Steve Blank, a serial tech entrepreneur and visionary in the startup world, once said the following:
No facts exist inside the building, only opinions.
This is so true. How can you possibly know what’s best for your most important users unless you embed yourselves with them. Unless you ask them what they need. Unless you observe them trying to do their jobs with the services and solutions you have provided them.
Empathy is huge. But you can’t have empathy unless you walk a mile in your customers shoes. Ask your IT leaders to conduct ride alongs, shoulder surf, interview, and observe your most important users. Your users will appreciate you doing it. More importantly, what you learn will be invaluable in aligning services with needs.
Step 3 – User Experience (UX) Design
“User experience design is for startups and people developing apps, right?” Stop right there! Nope. Uh uh. Not a chance.
The End User Experience encompasses every interaction your employees, customers, and business partners have with your IT services. If you aren’t thinking about UX design, then you should! It isn’t just for startups or custom apps. But you don’t need years of UX design training either before you can get started. You just need some creative thinking.
Start with the technology they rely on to create value for the organization. Are they stuck with the “standard laptop” when they really need some additional computing power? Could new mobile devices make a big difference? Are there ways that you can improve their end user computing experience and make their jobs more productive?
Next, think about the support experience you are providing these users. Does a two-hour response time service level make any sense for someone who is running a research lab? Does a two day mean time to resolve SLA make sense for a manufacturing quality control engineer running a production line? Should your sales executives drop a customer meeting to call the service desk when their web and video conferencing solution isn’t working? The meeting is happening right now!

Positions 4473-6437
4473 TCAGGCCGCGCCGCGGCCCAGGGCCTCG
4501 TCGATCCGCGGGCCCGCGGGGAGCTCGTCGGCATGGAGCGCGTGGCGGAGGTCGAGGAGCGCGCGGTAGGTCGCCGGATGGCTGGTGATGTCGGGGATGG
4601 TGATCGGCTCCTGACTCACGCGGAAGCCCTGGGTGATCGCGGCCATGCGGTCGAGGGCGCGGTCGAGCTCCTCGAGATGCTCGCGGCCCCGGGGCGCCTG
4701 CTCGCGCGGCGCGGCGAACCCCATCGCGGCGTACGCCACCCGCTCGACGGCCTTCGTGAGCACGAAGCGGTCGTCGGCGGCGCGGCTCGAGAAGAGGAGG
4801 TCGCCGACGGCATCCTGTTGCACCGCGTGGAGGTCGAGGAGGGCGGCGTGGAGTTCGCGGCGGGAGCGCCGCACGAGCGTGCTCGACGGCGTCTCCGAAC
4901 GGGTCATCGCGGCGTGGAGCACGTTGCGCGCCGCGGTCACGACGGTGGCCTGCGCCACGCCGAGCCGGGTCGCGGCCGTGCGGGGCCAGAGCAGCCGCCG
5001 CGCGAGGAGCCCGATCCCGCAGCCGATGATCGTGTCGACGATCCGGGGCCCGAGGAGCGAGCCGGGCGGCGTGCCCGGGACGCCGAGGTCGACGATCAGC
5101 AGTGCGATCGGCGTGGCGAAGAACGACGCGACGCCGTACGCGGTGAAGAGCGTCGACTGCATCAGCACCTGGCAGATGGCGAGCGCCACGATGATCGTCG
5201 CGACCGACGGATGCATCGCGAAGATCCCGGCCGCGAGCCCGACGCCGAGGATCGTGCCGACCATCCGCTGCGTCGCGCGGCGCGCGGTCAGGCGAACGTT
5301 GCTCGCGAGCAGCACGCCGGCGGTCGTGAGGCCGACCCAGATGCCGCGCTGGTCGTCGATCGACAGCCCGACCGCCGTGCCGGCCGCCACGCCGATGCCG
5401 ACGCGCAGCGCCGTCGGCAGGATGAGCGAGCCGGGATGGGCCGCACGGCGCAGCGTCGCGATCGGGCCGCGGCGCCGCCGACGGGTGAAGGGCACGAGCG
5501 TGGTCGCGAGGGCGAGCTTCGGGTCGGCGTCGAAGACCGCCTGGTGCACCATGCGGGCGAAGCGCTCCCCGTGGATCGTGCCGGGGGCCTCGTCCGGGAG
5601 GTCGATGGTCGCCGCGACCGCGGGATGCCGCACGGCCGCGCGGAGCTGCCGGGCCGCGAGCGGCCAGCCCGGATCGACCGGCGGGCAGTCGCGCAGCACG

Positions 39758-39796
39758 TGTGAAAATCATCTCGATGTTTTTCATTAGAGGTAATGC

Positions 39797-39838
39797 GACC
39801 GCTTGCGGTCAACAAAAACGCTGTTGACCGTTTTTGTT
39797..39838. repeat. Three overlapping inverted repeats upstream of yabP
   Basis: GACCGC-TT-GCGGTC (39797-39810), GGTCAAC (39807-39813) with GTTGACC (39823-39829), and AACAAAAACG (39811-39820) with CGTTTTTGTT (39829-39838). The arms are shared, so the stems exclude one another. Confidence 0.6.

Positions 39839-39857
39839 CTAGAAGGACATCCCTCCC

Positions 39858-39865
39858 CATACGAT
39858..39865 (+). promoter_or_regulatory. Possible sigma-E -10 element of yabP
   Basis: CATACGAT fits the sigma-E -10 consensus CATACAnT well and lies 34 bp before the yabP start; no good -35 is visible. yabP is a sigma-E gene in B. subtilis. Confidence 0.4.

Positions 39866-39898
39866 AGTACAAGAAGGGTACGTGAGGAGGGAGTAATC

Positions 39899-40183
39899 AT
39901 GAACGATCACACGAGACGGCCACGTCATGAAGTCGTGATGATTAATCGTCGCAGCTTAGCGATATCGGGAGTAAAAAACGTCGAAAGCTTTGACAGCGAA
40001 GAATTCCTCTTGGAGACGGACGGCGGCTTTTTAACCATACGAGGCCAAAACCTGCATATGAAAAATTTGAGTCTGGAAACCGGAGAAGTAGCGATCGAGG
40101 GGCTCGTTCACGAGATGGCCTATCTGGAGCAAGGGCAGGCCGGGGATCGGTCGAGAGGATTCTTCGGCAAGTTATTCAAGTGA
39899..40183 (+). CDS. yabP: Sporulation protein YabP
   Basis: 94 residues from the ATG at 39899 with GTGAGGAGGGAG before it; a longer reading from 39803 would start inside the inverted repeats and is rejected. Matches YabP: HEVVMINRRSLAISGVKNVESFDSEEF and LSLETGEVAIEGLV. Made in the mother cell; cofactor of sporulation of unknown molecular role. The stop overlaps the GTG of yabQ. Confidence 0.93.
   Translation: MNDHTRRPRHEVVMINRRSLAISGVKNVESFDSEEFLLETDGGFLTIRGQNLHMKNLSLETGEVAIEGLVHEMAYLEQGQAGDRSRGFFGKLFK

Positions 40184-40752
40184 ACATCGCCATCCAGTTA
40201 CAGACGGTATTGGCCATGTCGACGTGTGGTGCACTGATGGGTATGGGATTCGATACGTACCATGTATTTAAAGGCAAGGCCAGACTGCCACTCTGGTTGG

The final step is to align the service channels with the needs of your top users. If you have a huge software development organization, odds are pretty good that they use a platform like Slack for communication. So why not create a channel in slack for IT Service Support? If you have made a major investment in Unified Communications, then why not create a “S.O.S.” button to make it super simple to start a chat or video session with an expert?
Let’s face it, your highly technical users probably don’t want to talk to your service desk, email you, or log a ticket. They want to self serve! So what are you doing to create a knowledge base for those users so that they can get fast resolution to their problems? How about YouTube videos for common problems? It’s this type of thinking that will truly impact the experience and productivity of your end users.
The days of defining how your user work are over. The user revolution is real. It’s time for Information Technology leaders to ride that wave, jump on board, and improve the user experience.
Alex Porter is the VP of Strategy and Operations at RL Canning. RL Canning is an Information Technology services provider dedicated to making our customers successful. Learn more at rlcanning.com or follow us on Twitter (@rlcanning).